So for each job the paver operator needs to know how much time the job is scheduled for (Do we have a six-hour window? An eight-hour window? Is this job planned to go over two days?) He needs to know the thickness of the mat, the total tonnage of each pass, the total tonnage to be placed on the job, the tonnage of mix carried by each haul truck, and how far the plant is from the jobsite. All these factors have an impact on how he approaches the actual paving, especially how fast he paves.
When the paver operator learns from the foreman how many tons per hour he will receive from the plant, and how many trucks that will mean, he can figure out how fast he will be able to pave to keep the entire paving operation going so the crew isn't standing around. If he can keep the operation going he can keep the truck fleet moving. And if he can catch the trucks as they come and go he will be utilizing the trucking service as efficiently and cost effectively as possible.
Pave in a straight line
Being able to drive a paver in a straight line is also an essential skill for the paver operator. Gone are the days when the operator could follow the edge of the pavement, the lawn, or a line of tack. This is especially true of parking lot paving where the shape of the pavement is almost always irregular and because the customer wants the job to look perfect.
The crew needs to put a line down and the operator has to follow that line - especially on the first pass. If the first pass is crooked or even slightly off, that discrepancy is compounded as the job progresses and each pass will be more crooked than the last, leading to a fix-up pass at the end that won't look very good.
To make sure he paves straight he needs to rely on the guide bar, the rod on the front of the paver that enables him to track the edge he wants to follow. In some cases the rod has a chain that hangs straight down making it even easier to follow the line. Now, some operators can use the edge of the hopper to follow the line, and if you're an experienced paver you might be able to do that effectively on a 10-foot paver or smaller. But once you get over 10 feet it's very difficult to maintain that edge.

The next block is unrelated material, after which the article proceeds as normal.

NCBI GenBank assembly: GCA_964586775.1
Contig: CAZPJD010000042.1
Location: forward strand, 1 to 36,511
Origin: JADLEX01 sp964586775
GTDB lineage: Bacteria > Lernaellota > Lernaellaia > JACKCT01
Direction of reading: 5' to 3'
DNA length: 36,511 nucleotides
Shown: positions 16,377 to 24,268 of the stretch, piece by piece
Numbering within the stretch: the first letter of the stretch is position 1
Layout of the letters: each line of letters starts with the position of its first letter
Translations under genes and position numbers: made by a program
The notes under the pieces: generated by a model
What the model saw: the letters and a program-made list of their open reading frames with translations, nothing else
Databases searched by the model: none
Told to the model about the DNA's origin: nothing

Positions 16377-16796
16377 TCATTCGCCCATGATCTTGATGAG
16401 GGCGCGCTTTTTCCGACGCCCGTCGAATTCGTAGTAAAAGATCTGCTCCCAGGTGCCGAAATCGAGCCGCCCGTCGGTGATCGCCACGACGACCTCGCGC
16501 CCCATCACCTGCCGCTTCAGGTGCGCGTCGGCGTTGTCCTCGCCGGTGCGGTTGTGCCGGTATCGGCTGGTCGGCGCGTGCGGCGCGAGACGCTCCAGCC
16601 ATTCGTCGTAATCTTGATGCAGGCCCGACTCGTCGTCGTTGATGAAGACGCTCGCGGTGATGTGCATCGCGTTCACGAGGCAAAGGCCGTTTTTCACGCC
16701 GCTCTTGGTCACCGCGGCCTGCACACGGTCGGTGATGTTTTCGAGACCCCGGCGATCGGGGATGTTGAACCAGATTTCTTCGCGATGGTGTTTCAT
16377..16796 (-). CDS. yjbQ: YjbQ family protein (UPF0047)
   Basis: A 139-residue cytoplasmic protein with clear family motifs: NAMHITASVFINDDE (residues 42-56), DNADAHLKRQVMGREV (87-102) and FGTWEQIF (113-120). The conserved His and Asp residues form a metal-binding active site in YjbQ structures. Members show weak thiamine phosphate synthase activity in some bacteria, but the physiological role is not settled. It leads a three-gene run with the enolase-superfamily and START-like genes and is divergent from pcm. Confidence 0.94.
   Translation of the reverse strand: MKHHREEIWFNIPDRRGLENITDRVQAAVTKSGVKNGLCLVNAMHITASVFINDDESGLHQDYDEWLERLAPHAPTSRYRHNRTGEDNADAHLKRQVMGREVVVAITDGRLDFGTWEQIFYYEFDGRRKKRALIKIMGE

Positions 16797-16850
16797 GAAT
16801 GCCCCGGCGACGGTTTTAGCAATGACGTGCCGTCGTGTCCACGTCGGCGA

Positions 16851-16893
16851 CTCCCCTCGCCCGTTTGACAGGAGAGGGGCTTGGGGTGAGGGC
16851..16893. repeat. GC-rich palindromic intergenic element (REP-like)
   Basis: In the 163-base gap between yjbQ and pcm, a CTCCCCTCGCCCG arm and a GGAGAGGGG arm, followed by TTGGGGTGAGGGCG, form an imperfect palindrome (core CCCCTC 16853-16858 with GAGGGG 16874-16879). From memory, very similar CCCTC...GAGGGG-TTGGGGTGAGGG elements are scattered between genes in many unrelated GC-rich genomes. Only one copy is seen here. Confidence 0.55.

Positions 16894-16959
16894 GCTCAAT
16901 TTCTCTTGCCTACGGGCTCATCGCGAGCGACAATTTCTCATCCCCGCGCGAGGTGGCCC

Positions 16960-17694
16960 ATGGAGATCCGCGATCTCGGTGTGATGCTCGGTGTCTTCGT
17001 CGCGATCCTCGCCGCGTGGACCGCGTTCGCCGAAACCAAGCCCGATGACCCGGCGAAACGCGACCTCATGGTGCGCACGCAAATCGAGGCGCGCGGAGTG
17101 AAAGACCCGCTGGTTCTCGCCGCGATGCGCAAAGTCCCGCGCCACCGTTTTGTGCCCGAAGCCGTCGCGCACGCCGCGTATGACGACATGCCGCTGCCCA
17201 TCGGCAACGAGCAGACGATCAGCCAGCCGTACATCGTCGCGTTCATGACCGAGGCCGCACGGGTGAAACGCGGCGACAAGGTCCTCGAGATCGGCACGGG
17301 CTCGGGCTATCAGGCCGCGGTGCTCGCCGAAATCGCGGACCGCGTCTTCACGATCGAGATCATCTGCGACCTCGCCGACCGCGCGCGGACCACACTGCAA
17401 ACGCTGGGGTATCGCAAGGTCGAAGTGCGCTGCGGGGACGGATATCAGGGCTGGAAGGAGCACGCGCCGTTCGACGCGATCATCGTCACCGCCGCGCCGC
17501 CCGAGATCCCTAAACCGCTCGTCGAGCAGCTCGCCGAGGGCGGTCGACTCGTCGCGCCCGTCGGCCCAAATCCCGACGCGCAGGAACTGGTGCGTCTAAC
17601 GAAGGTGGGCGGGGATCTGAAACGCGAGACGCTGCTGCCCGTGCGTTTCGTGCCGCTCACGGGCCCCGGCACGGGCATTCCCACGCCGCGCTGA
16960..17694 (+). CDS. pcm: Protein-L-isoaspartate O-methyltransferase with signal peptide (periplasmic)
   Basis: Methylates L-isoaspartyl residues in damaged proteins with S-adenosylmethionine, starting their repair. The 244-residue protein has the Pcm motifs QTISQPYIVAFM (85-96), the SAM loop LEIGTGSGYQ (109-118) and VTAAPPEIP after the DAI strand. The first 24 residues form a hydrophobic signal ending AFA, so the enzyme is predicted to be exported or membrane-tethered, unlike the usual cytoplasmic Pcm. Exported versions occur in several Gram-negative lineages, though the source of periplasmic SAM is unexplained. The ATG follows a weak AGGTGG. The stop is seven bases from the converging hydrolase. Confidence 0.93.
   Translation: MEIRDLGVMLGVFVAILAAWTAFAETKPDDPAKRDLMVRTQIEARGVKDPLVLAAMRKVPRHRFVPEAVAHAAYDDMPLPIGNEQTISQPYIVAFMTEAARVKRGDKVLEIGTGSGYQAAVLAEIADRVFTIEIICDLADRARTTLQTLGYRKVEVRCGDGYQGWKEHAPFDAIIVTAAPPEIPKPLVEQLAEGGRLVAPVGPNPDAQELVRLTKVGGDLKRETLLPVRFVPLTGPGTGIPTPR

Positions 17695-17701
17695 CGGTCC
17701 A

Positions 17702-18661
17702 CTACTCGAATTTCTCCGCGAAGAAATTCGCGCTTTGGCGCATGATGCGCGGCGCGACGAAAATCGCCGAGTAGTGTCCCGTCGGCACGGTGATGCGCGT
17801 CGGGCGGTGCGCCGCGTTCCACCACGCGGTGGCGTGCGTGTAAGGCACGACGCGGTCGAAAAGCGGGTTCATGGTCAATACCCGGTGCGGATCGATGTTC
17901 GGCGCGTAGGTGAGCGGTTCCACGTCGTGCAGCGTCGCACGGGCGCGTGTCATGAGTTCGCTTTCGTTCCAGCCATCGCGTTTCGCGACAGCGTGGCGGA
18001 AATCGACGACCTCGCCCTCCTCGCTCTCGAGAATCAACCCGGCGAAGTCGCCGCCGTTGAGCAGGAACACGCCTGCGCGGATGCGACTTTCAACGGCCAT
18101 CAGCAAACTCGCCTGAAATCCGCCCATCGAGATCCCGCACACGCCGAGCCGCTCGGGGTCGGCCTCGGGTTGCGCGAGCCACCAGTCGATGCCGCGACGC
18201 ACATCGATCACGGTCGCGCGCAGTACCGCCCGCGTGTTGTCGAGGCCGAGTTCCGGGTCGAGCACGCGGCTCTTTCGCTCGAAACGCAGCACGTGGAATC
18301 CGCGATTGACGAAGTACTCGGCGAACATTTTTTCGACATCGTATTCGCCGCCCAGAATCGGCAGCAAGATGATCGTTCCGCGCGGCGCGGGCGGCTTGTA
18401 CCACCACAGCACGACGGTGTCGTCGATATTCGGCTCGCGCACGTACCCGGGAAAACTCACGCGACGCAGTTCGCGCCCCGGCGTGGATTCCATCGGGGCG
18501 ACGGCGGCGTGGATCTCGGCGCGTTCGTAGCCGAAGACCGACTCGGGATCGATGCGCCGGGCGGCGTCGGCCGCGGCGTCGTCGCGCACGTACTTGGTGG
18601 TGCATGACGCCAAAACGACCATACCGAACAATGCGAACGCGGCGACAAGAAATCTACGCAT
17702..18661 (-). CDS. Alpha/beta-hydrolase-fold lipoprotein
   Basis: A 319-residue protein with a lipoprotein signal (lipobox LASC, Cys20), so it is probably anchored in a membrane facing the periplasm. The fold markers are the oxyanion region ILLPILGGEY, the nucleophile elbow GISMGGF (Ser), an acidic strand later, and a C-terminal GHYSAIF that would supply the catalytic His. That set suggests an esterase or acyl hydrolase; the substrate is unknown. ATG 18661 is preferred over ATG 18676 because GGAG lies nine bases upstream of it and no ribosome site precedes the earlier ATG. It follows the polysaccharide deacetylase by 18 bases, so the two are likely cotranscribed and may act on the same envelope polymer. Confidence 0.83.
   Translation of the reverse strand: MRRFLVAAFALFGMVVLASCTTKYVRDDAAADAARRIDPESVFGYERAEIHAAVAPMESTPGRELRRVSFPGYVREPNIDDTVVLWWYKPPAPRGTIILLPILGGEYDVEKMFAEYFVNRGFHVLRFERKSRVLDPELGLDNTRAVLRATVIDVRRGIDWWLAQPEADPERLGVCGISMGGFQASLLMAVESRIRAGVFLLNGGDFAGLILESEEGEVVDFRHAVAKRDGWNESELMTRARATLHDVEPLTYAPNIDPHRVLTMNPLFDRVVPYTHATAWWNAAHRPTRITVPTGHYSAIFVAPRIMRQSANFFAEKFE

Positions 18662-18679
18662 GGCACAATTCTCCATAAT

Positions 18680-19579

In some cases after that first pass an experienced operator can follow that edge to stay straight. But, especially in parking lot paving, it's important to measure and mark out each pass because of islands, light poles, and other obstacles that might require uneven passes. You might start with 10 feet and then go to 12 and then back to 10. It's very easy to make a mistake paving the wrong width in those situations if you don't have them marked out.
Additional essential tips
Understand - and use - the instrument panel. There's no one to tell him how to keep the operation moving, so he must rely on the gauges surrounding his perch on the top of the paver, and it's his responsibility to be fluent in what those gauges are telling him.
A foot-per-minute gauge is essential, and if your paver isn't equipped with one you can buy one and add it on yourself (though most pavers 8 feet and larger come equipped with them). With an fpm gauge the paver operator doesn't have to concern himself with paving too fast or too slow - just follow the gauge. In addition every paver must have a fuel gauge, and this gauge must be checked each morning and then eyed constantly throughout the day. It can often take 30 minutes or more to get a fuel truck to a jobsite, and if the paver has to shut down while waiting for that truck, not only is labor unproductive and costly, the haul trucks are lining up at the jobsite and soon you're way behind and losing money.